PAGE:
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C O U R S E 
A Brief History of Humankind
Dr. Yuval Noah Harari, The Hebrew University of Jerusalem
C O U R S E   L E C T U R E 
The Second Agricultural Revolution and its Effect on Animal Treatment
Notes taken on April 6, 2014 by Edward Tanguay
the industrial revolution was the result of combining cheap and abundant energy and raw materials
this was felt first in agriculture
when thinking of the industrial revolution, we usually think of cities and factories and terrible working conditions
machines such as tractors began to do the work which had been performed by humans and animals or not performed at all
artificial fertilizers
artificial insecticides
industrially produced hormones and medications for animals
refrigerators, airplanes, trucks
enabled transporting of produce and animals globally
animals were seen less as sentient creatures and more as machines for producing food
their bodies are becoming shaped by scientists in accordance with industrial needs
egg-laying hens have a natural need to move around, t groom other chicks and chickens
the egg industry often locks hens in 22 x 25 cm cages
hens receive enough food but are not able to engage in natural activities
cages are often so small the hens are unable to flap their wings
pigs are some of the most intelligent and inquisitive animals, much like the great apes
yet they are confined in small cages
not able to turn around
keeps in crates for four weeks after their birth
cows often live almost all of their years inside a small enclosure
machines bring them food
machines milk cows
treated as machines: they take in raw materials and produce the product milk
chicks are sorted by factory workers into those which are useful or not (male chicks and imperfect female chicks are not useful to the industry), those which not useful are often shredded, disposed of, or fed to other animals
this is not caused by hatred of animals
it is fueled by greed coupled by indifference
most of us don't think about or know where our meat and eggs come from or the way the animals were treated which produced this food
animal emotions evolved because they helped the species reproduce
in the wild, cows had to know how to form relations with other cows in order to reproduce
play is the way young mammals learn social behavior
calf stays near the mother since it is essential for the survival of the calf
today in modern farm factories, cows are separated from calves
the needs of the calf to play and bond with other cows and calves, and to be near its mother is ignored
from the perspective of the calf, it still feels a strong urge to bond with its mother and play with other calves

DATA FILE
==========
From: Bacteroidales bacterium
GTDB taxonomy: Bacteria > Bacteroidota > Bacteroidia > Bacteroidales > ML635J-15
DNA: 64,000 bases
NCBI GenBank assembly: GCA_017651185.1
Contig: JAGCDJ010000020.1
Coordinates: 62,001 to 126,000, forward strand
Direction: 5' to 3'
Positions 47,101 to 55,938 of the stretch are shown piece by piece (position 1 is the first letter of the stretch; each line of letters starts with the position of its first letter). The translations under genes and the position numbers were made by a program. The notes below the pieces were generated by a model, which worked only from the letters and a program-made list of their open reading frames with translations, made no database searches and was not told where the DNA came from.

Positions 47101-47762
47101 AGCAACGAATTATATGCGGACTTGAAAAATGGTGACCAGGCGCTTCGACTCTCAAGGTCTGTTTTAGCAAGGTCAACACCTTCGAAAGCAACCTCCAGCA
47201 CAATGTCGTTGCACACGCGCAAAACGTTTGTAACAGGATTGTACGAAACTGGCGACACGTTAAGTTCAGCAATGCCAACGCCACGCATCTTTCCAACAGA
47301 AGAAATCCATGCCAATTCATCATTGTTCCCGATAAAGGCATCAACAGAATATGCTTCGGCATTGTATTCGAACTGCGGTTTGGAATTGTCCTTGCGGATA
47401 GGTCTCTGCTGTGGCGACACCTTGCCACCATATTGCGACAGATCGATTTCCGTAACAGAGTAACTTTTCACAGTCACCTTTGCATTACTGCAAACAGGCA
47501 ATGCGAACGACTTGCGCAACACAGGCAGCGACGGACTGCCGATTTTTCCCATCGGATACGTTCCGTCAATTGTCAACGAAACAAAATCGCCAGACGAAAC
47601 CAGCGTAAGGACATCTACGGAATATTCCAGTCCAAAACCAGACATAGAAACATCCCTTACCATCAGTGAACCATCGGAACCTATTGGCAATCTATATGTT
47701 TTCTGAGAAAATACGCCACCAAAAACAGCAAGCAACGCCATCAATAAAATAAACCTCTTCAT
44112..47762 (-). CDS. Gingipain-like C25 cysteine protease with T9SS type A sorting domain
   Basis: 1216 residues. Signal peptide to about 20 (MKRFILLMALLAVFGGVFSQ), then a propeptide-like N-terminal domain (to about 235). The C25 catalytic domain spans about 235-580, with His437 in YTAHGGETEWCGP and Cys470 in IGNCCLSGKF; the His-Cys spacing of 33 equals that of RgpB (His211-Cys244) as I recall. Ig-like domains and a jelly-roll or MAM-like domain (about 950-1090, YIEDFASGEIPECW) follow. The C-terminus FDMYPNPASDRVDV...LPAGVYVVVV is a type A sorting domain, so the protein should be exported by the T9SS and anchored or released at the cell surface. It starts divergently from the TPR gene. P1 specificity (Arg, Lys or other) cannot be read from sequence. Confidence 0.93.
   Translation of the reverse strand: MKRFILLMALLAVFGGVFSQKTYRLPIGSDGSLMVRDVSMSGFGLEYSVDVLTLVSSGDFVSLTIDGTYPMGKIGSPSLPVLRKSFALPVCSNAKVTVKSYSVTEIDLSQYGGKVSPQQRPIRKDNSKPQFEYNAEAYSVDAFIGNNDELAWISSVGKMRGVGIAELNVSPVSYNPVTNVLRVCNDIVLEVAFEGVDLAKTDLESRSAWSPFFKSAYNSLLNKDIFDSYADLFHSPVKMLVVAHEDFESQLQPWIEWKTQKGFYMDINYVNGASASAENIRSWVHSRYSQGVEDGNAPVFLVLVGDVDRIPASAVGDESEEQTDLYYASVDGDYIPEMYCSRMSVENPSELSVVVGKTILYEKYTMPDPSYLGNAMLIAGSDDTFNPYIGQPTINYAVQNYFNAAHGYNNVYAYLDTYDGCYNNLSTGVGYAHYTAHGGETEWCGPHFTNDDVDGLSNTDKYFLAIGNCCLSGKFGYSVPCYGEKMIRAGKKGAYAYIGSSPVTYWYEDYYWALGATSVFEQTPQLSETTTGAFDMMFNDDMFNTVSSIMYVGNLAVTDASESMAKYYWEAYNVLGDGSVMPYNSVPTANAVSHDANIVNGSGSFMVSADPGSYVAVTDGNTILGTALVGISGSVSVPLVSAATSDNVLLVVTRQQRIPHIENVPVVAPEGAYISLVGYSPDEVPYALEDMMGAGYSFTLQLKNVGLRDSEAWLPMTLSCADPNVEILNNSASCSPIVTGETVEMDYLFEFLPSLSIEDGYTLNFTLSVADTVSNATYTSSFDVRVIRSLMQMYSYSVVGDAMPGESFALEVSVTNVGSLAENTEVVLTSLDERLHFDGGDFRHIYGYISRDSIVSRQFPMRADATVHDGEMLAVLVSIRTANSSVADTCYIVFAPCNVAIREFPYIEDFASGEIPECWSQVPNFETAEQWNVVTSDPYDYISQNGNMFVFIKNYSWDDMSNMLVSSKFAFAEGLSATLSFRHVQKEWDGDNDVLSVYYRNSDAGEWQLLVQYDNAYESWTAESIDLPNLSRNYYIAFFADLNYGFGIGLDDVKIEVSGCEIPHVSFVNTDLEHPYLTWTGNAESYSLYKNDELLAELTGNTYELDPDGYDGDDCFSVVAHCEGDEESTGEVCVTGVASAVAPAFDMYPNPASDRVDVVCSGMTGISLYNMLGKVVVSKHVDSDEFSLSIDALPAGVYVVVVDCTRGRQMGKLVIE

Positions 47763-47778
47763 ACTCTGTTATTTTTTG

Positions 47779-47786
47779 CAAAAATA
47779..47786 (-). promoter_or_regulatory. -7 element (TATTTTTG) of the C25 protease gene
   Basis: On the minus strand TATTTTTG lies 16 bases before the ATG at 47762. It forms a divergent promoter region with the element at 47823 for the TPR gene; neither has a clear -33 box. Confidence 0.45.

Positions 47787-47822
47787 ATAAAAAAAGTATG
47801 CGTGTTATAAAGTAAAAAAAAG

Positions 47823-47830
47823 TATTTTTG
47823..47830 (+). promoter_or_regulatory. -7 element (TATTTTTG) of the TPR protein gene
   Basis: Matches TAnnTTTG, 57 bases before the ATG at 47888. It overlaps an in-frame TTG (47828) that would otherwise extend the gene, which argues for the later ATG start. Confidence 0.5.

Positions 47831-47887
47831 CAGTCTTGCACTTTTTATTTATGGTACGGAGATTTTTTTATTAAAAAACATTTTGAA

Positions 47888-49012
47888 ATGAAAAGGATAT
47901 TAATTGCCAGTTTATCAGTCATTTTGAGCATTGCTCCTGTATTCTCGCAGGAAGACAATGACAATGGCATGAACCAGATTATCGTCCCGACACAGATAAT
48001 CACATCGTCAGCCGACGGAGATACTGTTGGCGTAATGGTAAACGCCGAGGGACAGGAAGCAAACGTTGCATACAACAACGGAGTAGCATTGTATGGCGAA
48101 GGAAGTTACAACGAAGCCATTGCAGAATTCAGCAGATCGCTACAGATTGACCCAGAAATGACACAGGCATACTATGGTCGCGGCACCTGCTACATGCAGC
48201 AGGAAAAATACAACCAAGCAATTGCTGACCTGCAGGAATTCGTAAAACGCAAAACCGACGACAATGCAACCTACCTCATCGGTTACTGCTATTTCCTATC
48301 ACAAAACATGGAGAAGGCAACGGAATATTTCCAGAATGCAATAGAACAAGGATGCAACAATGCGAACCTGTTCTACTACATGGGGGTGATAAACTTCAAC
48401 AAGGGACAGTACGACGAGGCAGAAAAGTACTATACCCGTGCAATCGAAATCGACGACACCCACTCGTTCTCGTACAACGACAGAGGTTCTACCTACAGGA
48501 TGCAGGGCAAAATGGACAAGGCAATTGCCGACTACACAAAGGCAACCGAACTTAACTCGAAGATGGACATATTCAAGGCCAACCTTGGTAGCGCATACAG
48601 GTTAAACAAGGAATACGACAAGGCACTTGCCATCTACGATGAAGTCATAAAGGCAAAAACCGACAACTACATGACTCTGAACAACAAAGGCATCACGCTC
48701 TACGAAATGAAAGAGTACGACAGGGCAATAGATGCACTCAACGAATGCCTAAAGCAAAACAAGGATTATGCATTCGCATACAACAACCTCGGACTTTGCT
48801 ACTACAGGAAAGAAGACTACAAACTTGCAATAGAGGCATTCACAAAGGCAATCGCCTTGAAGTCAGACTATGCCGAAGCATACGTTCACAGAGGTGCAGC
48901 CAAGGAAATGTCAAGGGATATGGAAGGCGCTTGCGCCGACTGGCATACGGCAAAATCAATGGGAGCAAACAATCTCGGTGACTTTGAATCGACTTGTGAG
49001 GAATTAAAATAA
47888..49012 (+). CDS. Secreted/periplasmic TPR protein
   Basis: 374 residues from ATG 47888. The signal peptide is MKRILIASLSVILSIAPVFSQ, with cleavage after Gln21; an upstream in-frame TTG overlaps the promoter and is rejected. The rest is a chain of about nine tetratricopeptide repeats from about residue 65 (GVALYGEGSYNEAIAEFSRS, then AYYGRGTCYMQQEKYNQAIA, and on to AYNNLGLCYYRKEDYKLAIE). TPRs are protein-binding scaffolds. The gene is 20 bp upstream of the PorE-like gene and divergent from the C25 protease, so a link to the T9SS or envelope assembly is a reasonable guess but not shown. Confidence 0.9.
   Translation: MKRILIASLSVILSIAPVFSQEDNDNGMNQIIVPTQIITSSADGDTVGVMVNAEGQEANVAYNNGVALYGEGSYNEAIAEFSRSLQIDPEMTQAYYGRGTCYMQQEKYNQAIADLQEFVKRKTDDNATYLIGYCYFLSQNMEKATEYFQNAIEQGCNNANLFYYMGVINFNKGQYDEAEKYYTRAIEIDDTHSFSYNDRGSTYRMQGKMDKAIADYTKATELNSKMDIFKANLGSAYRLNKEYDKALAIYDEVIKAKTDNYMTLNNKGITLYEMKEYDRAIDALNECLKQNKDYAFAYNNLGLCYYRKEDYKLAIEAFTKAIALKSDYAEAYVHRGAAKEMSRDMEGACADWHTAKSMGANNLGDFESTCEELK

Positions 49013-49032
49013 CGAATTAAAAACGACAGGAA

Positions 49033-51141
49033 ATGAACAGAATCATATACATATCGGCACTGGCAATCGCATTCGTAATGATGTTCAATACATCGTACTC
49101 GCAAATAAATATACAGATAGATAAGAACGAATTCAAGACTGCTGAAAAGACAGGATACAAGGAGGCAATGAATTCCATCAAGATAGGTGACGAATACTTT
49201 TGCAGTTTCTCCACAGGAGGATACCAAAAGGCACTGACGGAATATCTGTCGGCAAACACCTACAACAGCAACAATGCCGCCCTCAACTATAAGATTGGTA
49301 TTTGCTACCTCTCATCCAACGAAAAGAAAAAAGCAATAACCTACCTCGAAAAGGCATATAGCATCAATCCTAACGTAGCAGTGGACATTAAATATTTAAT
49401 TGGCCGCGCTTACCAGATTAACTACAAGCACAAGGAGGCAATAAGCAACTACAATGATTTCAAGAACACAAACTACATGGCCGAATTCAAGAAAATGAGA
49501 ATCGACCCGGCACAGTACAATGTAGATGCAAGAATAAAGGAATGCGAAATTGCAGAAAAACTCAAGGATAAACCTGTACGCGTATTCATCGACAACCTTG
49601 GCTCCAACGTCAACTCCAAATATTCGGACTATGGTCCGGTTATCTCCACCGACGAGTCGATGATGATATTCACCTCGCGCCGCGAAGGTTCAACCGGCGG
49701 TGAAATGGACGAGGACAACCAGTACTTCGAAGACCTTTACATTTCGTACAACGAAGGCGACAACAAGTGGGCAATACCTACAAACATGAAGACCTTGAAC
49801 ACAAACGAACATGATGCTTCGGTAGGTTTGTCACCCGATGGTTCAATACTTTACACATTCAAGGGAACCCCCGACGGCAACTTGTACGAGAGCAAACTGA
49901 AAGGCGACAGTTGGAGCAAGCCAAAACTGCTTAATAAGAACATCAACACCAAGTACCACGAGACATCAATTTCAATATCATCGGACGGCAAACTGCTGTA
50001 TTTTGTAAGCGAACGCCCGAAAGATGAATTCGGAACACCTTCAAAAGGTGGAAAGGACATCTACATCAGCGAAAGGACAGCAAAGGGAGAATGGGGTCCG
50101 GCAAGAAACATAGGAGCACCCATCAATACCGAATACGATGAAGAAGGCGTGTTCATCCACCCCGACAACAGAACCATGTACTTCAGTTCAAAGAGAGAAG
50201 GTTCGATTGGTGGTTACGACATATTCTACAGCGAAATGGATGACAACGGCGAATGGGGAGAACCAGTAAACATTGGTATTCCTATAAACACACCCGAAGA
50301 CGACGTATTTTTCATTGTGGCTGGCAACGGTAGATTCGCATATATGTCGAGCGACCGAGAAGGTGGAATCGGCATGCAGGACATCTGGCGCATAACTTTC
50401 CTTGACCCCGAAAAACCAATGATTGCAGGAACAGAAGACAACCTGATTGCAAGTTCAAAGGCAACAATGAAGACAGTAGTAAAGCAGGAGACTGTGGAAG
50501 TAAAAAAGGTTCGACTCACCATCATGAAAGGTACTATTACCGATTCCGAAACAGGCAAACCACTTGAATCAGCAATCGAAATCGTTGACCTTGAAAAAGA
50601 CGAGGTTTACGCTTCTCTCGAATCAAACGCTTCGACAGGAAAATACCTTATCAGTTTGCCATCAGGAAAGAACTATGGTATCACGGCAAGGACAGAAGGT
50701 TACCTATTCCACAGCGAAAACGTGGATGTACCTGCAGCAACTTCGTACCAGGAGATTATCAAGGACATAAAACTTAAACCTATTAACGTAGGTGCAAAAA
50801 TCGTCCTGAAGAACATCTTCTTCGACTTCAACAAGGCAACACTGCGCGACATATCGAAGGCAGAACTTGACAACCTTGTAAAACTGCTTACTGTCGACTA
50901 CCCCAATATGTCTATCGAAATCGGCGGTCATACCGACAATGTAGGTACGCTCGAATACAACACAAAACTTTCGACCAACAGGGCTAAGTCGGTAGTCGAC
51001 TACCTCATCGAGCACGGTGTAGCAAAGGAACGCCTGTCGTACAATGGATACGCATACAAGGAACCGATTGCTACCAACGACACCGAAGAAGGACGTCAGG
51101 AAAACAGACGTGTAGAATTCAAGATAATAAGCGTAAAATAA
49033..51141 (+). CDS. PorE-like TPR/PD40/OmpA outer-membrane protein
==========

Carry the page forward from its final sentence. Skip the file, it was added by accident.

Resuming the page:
if these urges are not fulfilled the cow suffers psychologically
the tragedy of modern agriculture is that it cares for animals' physical needs but neglects their psychological needs
Harry Harlow, experiments 1950s
monkeys were raised by dummy mothers
one had a bottle so the monkey could suck and eat
the other was made from wood which made her resemble a real monkey but did not provide the infant monkey with any food
Harlow would assume that the infant would cling to the wire mother which gave them milk
but to their surprise, they infant monkeys preferred the mother that was softer
he suspected they did this because they were cold
so he put heaters in the wire mothers
but nevertheless the majority preferred the clothed mother
this indicated that the monkeys have emotional needs
these monkeys also grew up to be emotionally unstable
had difficult communicating
suffered from anxiety and aggression
this study also changed the view of human child psychology
in the 1940s and 1950s, it was believed children simply needed physical needs met
orphanages from that time separated children from each other and from adults, mainly because they feared disease
produced psychological traumas and problems
these studies indicated that not only monkeys but humans have psychological needs which can be met through social contact with other members of the species
industrial agriculture for the most part ignores these findings when it comes to raising animals such as cows and pigs
yet in the last 100 years modern agriculture has made an immense contribution to human productivity and food reserves
billions of farm animals live as part of a kind of mechanized assembly line
10 billion animals are slaughtered each year by industrial agriculture
in almost all previous human societies, peasants comprised 80-90% of the population, and was true until the earlier 20th century
industrial agriculture enabled a large percent of the population to move from farmers to other jobs
today only about 15% of the total U.S. workforce produce, process and sell the nation’s food and fiber, and the U.S. exports food to other countries
without the agricultural revolution of the last century, urban industrial revolution